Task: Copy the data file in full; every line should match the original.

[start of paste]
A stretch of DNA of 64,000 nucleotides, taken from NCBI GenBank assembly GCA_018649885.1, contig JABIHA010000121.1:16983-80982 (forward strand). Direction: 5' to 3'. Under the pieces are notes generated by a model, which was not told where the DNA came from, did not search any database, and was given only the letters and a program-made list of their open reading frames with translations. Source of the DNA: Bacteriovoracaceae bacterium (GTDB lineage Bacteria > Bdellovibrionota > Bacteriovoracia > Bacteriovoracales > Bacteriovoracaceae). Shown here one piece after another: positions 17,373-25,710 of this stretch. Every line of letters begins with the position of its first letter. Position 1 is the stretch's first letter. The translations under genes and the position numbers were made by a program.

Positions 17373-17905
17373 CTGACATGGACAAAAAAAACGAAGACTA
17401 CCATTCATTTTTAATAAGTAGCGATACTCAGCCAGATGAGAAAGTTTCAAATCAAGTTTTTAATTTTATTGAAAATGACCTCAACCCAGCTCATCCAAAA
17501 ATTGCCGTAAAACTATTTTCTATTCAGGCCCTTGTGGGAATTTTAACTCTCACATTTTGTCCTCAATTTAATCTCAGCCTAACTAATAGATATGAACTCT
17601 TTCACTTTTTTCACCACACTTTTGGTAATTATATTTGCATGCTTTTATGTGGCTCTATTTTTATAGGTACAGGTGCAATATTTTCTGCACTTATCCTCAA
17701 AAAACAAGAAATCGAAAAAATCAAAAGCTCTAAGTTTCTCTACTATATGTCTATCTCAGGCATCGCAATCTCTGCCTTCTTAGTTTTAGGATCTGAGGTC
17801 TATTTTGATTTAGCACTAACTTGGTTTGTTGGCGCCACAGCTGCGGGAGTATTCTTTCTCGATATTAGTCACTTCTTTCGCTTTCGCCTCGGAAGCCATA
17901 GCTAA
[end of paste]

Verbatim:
A stretch of DNA of 64,000 nucleotides, taken from NCBI GenBank assembly GCA_018649885.1, contig JABIHA010000121.1:16983-80982 (forward strand). Direction: 5' to 3'. Under the pieces are notes generated by a model, which was not told where the DNA came from, did not search any database, and was given only the letters and a program-made list of their open reading frames with translations. Source of the DNA: Bacteriovoracaceae bacterium (GTDB lineage Bacteria > Bdellovibrionota > Bacteriovoracia > Bacteriovoracales > Bacteriovoracaceae). Shown here one piece after another: positions 17,373-25,710 of this stretch. Every line of letters begins with the position of its first letter. Position 1 is the stretch's first letter. The translations under genes and the position numbers were made by a program.

Positions 17373-17905
17373 CTGACATGGACAAAAAAAACGAAGACTA
17401 CCATTCATTTTTAATAAGTAGCGATACTCAGCCAGATGAGAAAGTTTCAAATCAAGTTTTTAATTTTATTGAAAATGACCTCAACCCAGCTCATCCAAAA
17501 ATTGCCGTAAAACTATTTTCTATTCAGGCCCTTGTGGGAATTTTAACTCTCACATTTTGTCCTCAATTTAATCTCAGCCTAACTAATAGATATGAACTCT
17601 TTCACTTTTTTCACCACACTTTTGGTAATTATATTTGCATGCTTTTATGTGGCTCTATTTTTATAGGTACAGGTGCAATATTTTCTGCACTTATCCTCAA
17701 AAAACAAGAAATCGAAAAAATCAAAAGCTCTAAGTTTCTCTACTATATGTCTATCTCAGGCATCGCAATCTCTGCCTTCTTAGTTTTAGGATCTGAGGTC
17801 TATTTTGATTTAGCACTAACTTGGTTTGTTGGCGCCACAGCTGCGGGAGTATTCTTTCTCGATATTAGTCACTTCTTTCGCTTTCGCCTCGGAAGCCATA
17901 GCTAA